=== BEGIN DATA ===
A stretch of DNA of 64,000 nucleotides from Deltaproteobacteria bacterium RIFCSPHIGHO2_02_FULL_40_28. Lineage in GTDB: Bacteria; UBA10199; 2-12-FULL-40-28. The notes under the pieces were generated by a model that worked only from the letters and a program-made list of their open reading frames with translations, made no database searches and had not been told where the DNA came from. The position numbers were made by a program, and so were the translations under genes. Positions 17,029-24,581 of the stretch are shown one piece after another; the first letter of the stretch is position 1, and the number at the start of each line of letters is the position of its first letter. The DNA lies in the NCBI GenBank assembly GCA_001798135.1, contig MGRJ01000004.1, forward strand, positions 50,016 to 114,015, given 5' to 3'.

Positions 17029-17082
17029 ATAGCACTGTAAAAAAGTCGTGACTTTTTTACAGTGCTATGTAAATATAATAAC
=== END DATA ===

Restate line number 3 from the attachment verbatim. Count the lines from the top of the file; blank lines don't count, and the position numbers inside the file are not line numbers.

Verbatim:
17029 ATAGCACTGTAAAAAAGTCGTGACTTTTTTACAGTGCTATGTAAATATAATAAC